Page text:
Ex-Capcom developer announces Rising Thunder fighting game

Rising Thunder takes complex combos out to make a fighting game that the average gamer can easily master.

Mortal Kombat, Street Fighter, and other fighting games all have one thing in common: their combos involve a complex mix of button presses and movements that are difficult to master. If you want to play the game at a competitive level it takes a huge amount of time and practice.

Seth Killian, a former developer for Capcom who worked on Street Fighter 4, had a problem with that. He wanted gamers to have a fighter where they didn't have to remember special button sequences and movements. Killian says he wanted a fighting game with the same hardcore feeling as other fighters without the complex move sets; something that could be played with a keyboard instead of a computer.

The trouble with making the switch to keyboard in Rising Thunder is getting players past the desire for traditional controls. Killian thinks players will be able to get past those desires while they're playing Rising Thunder:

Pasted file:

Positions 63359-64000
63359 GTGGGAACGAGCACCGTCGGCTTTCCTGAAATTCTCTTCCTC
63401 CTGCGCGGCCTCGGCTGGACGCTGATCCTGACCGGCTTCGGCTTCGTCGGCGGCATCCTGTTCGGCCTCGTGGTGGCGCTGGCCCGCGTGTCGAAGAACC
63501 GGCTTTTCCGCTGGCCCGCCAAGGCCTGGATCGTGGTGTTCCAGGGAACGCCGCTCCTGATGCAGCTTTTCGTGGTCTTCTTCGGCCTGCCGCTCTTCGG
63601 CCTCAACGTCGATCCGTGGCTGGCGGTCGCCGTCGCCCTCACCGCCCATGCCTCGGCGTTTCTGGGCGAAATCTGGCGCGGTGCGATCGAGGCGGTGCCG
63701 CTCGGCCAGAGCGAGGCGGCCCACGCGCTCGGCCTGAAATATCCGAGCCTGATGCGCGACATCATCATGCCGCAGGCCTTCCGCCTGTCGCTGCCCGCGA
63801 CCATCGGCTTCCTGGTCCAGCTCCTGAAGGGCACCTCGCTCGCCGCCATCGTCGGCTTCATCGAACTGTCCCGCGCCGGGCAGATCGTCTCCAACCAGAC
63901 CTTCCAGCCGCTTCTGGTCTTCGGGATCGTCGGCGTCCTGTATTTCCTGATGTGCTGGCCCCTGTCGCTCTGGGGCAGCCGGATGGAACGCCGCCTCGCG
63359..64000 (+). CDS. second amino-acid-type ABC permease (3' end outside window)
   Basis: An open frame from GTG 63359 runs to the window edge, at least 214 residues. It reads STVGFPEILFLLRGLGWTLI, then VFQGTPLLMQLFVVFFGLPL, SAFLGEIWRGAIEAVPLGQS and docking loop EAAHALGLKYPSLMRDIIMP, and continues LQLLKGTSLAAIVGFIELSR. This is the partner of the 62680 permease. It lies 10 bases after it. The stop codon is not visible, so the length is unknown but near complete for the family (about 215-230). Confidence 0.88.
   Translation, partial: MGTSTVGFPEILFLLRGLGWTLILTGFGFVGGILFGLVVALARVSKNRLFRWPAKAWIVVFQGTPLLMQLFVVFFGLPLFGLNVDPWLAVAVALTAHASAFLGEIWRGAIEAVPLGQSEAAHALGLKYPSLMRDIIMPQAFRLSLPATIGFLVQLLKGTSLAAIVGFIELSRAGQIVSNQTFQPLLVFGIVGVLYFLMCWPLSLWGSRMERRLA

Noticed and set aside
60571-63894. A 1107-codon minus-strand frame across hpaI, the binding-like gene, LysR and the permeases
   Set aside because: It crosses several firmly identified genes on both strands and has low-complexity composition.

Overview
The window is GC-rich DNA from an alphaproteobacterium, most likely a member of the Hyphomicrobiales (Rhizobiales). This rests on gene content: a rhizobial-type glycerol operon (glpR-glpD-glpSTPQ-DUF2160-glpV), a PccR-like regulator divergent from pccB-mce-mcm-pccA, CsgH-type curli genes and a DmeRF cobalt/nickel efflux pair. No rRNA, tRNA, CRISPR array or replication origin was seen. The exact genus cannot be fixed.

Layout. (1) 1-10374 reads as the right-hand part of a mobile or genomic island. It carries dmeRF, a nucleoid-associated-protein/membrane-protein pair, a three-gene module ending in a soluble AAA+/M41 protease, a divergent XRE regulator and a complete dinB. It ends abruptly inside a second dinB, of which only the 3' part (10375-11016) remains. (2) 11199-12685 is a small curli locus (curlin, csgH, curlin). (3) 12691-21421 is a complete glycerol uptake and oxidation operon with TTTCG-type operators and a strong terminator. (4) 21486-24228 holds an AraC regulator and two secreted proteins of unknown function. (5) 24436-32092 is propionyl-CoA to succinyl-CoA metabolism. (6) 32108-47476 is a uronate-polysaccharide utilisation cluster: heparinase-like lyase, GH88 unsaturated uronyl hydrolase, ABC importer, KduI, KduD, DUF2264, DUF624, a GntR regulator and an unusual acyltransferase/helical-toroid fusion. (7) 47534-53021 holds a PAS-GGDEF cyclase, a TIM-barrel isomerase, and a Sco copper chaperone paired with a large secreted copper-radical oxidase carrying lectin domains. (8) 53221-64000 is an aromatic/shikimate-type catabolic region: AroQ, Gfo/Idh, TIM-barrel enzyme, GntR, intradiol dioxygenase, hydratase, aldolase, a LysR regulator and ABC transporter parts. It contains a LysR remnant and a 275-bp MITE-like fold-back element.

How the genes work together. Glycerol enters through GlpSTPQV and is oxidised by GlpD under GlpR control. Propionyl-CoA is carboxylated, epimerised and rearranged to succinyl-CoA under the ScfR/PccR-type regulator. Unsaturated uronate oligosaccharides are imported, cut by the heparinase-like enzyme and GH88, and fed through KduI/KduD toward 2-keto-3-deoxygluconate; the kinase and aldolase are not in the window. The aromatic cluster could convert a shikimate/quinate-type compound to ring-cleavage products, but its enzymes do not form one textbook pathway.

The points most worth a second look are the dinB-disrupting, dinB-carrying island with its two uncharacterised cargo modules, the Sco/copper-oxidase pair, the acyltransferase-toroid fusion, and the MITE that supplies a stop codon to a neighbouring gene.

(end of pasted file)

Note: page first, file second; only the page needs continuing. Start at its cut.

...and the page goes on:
"I think there's a satisfaction ... and the fireball's a good example because it does actually mirror the motion [of what's happening in the game]. About 90 percent of the specials don’t really do that anymore. They start to become more and more abstract. But ultimately the fun of actually being able to do the moves that you're trying to do when you want to do them completely eclipses the value of doing those moves in sort of a more traditional way."

In order to make the game a reality Killian joined the team at Radiant Entertainment. The Radiant team is also made up of Tom Cannon founder of the EVO Championship Series tournament and Tony Cannon developer of GGPO. All of whom wanted to create a fighting game that is every bit as hardcore as gamers expect without the added complexity. So the team has the talent and experience to create a game like Rising Thunder, but there's now way to know how if players will accept a simpler fighting sim.

Thankfully the team is eager for player feedback, planning to make as many adjustments as it takes to get the game where players enjoy it.


Published Jul. 21st 2015

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